Improved to Death

Improved to Death

Could the whole notion of continuous improvement be out of date and dangerous?

If you want to boost the performance of your car you can obsessively tune and retune the engine as much as you like. Trouble is, after a while, any improvements you can still achieve become marginal at best. And if you only have a small engine, say 1600cc, you are most unlikely to attain higher performance at all, no matter how hard you "continuously improve".

To get a really high performance car, you are probably better off altering the car's entire body shape to make it more aerodynamic and dropping in a new engine, or even buying a brand new vehicle.

Jed Simms, executive chairman of Australian value and benefits specialist company Capability Management, thinks continuous improvement - once seen as the panacea to organizational efficiency problems - is a lot like that. Certainly continuous improvement has delivered some benefits, he says, but too many organizations are finding themselves achieving ever-diminishing levels of returns for the amount of effort they put in. Like the car enthusiast finally forced to recognize that no amount of further tweaking is going to win him or her a scintilla of extra performance, Simms says most organizations have reached the point where real gains will only be achieved through an entirely new approach.

"Most re-engineering work is done within assumed constraints: the components of the process, the existing policies, the existing outcomes. Improving current processes is like continuously retuning the 1600cc engine - you can get some [marginal] improvement, but you are often missing the main game," Simms says.

"A lot of organizations have got process groups of one sort or another that are being highly ineffective, but they believe that because they have a process group, they should be or they are getting something. Continuous improvement also misses the game because people are just trying to improve the efficiency of what they're doing today rather than really questioning that and moving to the next level of performance, and saying: 'What can we be doing, what should we be doing in this area?'"

Organizations are now turning to more radical improvement approaches to break out of their current ways of doing things.

Going to Extremes

To obtain dramatically improved performance requires just such an extreme approach, Simms says. Organizations need to go beyond just process improvement to look for breakthrough ideas and the ability to leverage the power of systems to deliver sustained improved performance. Business simplification programs can deliver such results, he says, consistently increasing performance by a factor of three to five over more conventional approaches.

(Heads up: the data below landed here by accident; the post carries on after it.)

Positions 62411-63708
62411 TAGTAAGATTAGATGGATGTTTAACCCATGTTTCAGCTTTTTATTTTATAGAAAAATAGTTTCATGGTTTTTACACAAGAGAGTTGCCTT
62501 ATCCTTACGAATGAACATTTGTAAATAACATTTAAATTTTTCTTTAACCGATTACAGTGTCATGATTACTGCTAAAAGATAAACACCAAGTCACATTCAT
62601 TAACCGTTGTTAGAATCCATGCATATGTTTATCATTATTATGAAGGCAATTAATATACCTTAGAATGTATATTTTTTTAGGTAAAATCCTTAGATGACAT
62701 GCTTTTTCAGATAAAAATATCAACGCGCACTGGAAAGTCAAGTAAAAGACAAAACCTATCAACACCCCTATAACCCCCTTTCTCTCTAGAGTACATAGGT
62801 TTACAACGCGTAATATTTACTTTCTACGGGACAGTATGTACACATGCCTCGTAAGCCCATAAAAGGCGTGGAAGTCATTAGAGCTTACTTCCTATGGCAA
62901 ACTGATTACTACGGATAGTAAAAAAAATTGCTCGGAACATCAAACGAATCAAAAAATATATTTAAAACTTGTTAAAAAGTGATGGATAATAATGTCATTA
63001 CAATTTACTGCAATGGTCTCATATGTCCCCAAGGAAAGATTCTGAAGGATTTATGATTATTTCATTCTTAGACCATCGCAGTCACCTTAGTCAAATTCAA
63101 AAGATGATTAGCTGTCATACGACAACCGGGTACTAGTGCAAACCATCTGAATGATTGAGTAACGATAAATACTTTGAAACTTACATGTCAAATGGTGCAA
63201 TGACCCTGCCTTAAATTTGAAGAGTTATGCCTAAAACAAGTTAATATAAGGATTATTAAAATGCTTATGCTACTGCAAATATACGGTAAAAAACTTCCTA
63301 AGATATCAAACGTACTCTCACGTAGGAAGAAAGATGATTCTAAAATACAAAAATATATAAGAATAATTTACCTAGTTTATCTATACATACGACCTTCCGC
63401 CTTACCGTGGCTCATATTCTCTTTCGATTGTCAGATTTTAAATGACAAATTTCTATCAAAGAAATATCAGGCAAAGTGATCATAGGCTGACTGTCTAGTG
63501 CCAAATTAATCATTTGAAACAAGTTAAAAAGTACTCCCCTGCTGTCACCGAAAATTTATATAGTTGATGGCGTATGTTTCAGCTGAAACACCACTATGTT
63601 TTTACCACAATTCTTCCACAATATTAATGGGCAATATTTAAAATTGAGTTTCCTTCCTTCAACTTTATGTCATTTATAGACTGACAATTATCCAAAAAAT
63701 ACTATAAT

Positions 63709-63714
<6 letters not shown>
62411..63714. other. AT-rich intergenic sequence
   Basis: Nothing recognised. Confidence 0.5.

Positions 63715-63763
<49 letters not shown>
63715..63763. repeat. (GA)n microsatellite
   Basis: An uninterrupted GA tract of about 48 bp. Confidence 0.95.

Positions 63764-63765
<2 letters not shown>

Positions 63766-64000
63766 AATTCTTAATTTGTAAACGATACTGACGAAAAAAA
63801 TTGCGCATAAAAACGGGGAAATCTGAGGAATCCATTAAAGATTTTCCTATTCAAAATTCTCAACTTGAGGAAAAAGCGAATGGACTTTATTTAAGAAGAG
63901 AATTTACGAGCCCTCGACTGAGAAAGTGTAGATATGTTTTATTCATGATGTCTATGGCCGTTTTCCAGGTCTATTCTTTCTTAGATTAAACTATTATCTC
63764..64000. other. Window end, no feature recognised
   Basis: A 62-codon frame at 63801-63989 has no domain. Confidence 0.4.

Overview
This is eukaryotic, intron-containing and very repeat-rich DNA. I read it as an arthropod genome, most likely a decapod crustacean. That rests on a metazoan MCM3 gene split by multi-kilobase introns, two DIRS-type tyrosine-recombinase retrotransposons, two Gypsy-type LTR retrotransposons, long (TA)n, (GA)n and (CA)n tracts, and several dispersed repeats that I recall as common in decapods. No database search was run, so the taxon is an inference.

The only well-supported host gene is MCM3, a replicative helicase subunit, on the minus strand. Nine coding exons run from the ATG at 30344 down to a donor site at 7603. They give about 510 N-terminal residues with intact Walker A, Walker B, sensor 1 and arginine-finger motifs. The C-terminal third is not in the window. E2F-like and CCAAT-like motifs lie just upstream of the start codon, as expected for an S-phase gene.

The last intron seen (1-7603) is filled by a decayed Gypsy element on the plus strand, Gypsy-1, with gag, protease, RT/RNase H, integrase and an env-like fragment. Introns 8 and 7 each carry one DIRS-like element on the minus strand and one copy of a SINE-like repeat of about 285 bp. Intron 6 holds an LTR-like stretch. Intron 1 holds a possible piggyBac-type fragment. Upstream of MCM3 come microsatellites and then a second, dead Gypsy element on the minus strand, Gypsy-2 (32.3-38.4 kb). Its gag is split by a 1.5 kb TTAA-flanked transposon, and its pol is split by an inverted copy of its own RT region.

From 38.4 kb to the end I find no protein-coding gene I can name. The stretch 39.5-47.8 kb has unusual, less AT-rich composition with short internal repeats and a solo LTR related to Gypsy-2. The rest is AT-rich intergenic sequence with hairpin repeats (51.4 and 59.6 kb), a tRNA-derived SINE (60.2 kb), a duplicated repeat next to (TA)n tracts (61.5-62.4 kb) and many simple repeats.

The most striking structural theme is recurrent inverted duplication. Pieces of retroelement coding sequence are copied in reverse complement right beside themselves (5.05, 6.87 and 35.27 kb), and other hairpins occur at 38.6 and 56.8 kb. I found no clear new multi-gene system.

The competitive challenge is not to strive continuously to take 2 or 3 percent out of an existing process here and an existing cost there, but to radically transform the way the organization does business, competes and makes money. That way, you can confidently look to 20 to 30 percent improvements, he claims.

Simms claims the results are startling. "At one manufacturing company, for example, they had one of the Big Five in there for nine months doing re-engineering, and we went in for six weeks and took out 45 percent of the process steps, reduced their implementation costs by 19 percent by eliminating all these things they didn't have to support, standardized a whole series of processes across the different organizations, and changed the whole way they thought about meeting customer orders. And it wasn't rocket science. We had two people on that project; the Big Five firm had 15."

How did the Big Five consultancy get it so wrong? Simms says it was because they failed to ask the right questions, concentrating only on how to improve current processes, rather than examining scope for process elimination. Why nine months were spent spinning their wheels, well, he says, he has no idea.

"I've used continuous improvement methodologies three times now in past corporate lives and I think there's a very high risk with continuous improvement," says Members Equity interim CIO Damien McAree. "It's a paradigm really, which is more suited to manufacturing environments or environments that lend themselves to the manufacturing paradigm. It goes well with that sort of 'continuous refinement, elimination of bugs, getting processes smooth' way of doing things. It assumes, though, that things remain the same in terms of environment, in terms of many other external variables that do change.

"I think what we got out of [business simplification] was an incredible awareness of just what the business needs to do right across the business at all levels of the business. And I think it developed a real head of steam - a real momentum and energy, which you don't often see in the corporate world these days, and an enthusiasm for the change to be effected.

"I am a bit of a fan," McAree says.

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